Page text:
business owners

The Legal Side of Five Business Decisions

A small business owner has enough to deal with in establishing and growing a company. What most owners don’t realize is that some of the most common financial business decisions may also come with legal liabilities. Ignorance of the law is no excuse. Read up on the legal ramifications of five standard business practices to avoid accidentally breaking the law.

1. Refusing Cash Payments

Not accepting cash sounds like a prudent idea. There are lots of great ways out there to make client and customer payments really convenient, and you’ll reduce the possibility of employee theft and acceptance of counterfeit bills. Plus, you’ll save yourself a trip to the bank to deposit the funds, as well as some of those funds, since many banks charge businesses fees after a certain amount of cash deposits per month.

The problem with a cashless business model is that it may be illegal where you operate. Some cities and states are pushing back against stores that refuse cash payments. To date, Philadelphia, San Francisco, New Jersey, Massachusetts, and Connecticut have all banned cashless retail stores.

If you’re worried about counterfeit bills or employee theft, there are several actions you can take. Train employees on how to detect a fake bill. Keep a counterfeit detection marker at all cash registers. Install a camera over your store’s register area to monitor employee activities around the cash register. And make sure you’re using a point of sale system with a locking cash drawer that automatically opens and locks closed after every transaction.

2. Hiking the Prices You Charge for Your Goods and Services

Antitrust laws are designed to protect consumers by encouraging competition between sellers. Monopolies are prohibited. You may think terms like monopolies and antitrust apply to major corporations, but the laws are also applicable to small businesses.

Regardless of your industry, if you’re considering raising prices, be careful with how you approach an increase. Price increases should be gradual — raise prices on just one or two products at a time. Inform your customers ahead of time and make sure you don’t get greedy. Avoid joining forces with competitors to raise prices together across the board. Drastic increases can send shockwaves across your customer base, leading your customers to report you for price-fixing or antitrust violations, triggering an investigation.

3. Fibbing on Your Commercial Loan Application

You may be tempted to fudge your books just a little to make your business or commercial loan application look more attractive. Lenders have methods to detect fraud. At best, your loan application will be rejected. At worst, you may get in legal hot water.

Be upfront on your loan application and expect all information to be verified. If you’re not sure about how to answer certain application questions, consult with an accountant or attorney for guidance.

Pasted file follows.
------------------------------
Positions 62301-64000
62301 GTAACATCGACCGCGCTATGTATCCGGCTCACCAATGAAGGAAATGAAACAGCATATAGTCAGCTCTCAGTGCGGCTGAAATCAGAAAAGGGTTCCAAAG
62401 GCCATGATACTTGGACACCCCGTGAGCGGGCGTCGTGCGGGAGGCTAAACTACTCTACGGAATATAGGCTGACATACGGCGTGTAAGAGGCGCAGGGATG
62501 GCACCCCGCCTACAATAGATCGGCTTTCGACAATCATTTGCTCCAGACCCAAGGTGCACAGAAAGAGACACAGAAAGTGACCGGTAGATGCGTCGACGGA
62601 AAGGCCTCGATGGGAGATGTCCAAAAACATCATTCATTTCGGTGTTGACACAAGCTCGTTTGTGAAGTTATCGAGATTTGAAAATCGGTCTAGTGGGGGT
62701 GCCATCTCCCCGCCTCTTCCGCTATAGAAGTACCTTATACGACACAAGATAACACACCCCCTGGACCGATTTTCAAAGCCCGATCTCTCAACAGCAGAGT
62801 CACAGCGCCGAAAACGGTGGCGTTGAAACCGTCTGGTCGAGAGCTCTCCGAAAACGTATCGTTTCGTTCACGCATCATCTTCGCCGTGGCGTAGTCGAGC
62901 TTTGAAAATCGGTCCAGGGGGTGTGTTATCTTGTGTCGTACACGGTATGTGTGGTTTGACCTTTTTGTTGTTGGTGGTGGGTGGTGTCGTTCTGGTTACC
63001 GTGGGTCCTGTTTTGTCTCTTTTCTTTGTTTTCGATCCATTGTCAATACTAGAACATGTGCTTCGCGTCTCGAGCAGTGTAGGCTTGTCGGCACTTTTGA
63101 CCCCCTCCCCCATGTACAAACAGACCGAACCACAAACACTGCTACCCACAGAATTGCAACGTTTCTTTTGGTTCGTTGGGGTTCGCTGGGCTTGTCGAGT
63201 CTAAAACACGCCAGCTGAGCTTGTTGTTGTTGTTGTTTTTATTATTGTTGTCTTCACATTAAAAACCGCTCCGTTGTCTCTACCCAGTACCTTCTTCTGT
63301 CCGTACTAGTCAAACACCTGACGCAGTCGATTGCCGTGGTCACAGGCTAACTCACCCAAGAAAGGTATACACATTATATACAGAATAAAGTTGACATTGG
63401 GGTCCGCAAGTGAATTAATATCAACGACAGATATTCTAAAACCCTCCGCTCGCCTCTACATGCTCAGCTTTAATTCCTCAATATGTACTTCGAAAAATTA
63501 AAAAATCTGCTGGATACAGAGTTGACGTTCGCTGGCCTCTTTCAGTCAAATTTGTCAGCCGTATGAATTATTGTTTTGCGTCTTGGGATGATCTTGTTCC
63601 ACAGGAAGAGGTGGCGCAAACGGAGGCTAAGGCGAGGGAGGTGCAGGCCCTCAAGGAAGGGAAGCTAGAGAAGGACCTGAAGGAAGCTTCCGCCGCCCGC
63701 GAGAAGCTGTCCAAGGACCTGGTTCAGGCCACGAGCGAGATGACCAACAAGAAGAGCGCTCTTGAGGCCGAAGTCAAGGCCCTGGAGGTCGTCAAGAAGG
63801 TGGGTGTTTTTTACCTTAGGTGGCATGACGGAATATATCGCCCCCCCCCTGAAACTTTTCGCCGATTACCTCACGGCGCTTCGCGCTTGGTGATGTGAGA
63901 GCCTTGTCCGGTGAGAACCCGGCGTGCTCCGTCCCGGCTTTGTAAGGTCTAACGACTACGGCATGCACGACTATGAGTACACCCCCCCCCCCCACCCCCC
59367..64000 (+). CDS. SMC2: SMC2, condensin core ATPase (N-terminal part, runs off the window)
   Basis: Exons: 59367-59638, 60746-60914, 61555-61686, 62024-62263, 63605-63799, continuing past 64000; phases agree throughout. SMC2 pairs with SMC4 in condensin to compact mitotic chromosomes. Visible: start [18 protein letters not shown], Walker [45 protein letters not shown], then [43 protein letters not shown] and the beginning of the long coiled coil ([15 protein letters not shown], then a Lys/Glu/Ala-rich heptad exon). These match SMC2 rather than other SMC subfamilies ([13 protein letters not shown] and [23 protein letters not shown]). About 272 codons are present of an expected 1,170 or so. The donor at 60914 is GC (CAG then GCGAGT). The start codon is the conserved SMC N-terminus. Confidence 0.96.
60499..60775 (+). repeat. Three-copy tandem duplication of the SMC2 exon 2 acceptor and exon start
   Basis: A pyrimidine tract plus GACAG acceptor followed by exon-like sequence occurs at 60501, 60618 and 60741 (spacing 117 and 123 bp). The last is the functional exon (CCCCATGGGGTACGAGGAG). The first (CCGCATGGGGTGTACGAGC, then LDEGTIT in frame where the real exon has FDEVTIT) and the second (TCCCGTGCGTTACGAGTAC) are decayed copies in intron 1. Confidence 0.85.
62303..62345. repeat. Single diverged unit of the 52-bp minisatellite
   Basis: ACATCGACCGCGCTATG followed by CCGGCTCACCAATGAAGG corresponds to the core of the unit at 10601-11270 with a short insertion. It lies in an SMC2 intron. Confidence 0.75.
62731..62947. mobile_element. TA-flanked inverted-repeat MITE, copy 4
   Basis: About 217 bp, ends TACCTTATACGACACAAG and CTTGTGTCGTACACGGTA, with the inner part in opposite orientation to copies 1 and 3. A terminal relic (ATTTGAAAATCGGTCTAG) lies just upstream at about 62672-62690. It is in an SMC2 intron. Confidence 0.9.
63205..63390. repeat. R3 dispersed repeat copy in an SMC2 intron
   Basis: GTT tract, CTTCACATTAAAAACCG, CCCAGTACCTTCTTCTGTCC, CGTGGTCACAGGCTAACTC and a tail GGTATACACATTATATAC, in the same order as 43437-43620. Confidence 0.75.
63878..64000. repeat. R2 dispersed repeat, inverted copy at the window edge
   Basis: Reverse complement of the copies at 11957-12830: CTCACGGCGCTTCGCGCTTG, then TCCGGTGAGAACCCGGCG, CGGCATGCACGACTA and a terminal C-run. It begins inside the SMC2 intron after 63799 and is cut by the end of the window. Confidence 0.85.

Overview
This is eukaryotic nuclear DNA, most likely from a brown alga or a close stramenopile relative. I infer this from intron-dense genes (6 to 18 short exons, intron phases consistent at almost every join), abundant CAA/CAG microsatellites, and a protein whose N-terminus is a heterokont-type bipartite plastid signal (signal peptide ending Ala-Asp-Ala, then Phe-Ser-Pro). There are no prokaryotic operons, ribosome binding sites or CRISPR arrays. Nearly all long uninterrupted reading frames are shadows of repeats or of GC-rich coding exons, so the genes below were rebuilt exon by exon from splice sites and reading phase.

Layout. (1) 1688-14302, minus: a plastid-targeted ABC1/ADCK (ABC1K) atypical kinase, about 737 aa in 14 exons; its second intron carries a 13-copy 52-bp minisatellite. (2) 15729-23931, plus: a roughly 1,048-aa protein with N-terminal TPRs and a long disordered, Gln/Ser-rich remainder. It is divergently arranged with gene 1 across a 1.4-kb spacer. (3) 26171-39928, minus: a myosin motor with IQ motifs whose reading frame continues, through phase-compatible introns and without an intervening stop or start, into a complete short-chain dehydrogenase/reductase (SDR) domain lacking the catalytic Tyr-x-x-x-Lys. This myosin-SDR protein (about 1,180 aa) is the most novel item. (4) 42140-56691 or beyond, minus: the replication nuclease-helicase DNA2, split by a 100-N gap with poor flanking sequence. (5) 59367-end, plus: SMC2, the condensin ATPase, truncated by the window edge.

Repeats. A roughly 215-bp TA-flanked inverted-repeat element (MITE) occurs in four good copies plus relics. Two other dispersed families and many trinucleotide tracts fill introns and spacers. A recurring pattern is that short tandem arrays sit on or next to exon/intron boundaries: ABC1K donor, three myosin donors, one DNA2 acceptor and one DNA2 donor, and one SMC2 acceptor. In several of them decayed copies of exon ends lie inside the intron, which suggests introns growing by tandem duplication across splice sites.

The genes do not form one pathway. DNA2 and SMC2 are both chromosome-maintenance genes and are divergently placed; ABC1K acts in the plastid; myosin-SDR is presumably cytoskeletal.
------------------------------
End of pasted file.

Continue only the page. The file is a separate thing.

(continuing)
4. Avoiding Your Tax Filing

If you had a bad year or you don’t have the funds to pay your tax bill, don’t avoid filing your taxes. Doing so will make matters worse — the IRS charges bigger penalties for not charging your tax return at all. Here are the penalties you’ll be liable for if you don’t file:

  • Failure to file: 5% of the unpaid tax required to be reported.
  • Failure to pay: Up to 25% in penalties on the balance due.

It’s best to file a tax extension to buy you more time or file your taxes and work out an installment repayment plan with the IRS. Note that filing a tax extension doesn’t put off your tax liability. You’ll still owe the back taxes, even if you haven’t filed yet. When submitting a tax extension, you should make a payment with the extension. Otherwise, you’ll end up having to pay penalties and late fees on your back taxes.

If you’re putting off filing taxes because you can’t afford the tax bill, stay on the right side of the IRS by contacting them to arrange an installment payment plan. You’ll receive an extended period of time to repay your taxes without having to worry about having your wages garnished or your accounts frozen.

5. Keeping Customer Credit Card Information

If you have a merchant account to accept and process credit card transactions, you are legally responsible for protecting your customers’ credit card data. Known as Payment Card Industry (PCI) compliance, mishandling customer financial comes with penalties of up to $500,000.

Regulations forbid the storage of a credit card’s data, including data contained on the magnetic stripe, the card number, and the small three digits on the back of the card known as the card security number or CVV. Receipts should only display the last four digits of the credit card and the expiration. If you’ve written down the credit card for whatever reason, the number must be redacted by crossing it out with a dark pen.

If you suspect that a customer’s credit card data was compromised from failure to handle or dispose of the information properly, you must notify the customer in writing so they can stay on alert for fraudulent charges.

The Legal Side of Business Decisions

Small business owners primarily focus on the bottom line when they’re making financial decisions. But as these examples show, there are more ramifications to business decisions than the financial aspect. Working with an accounting professional or business attorney to implement changes or make important decisions could save you and your company from having to deal with legal issues.

Check Also

NFTs And The Law: What Do I Actually Own?

A quick look into NFTs, and how they fit into a legal landscape that isn’t ready for them.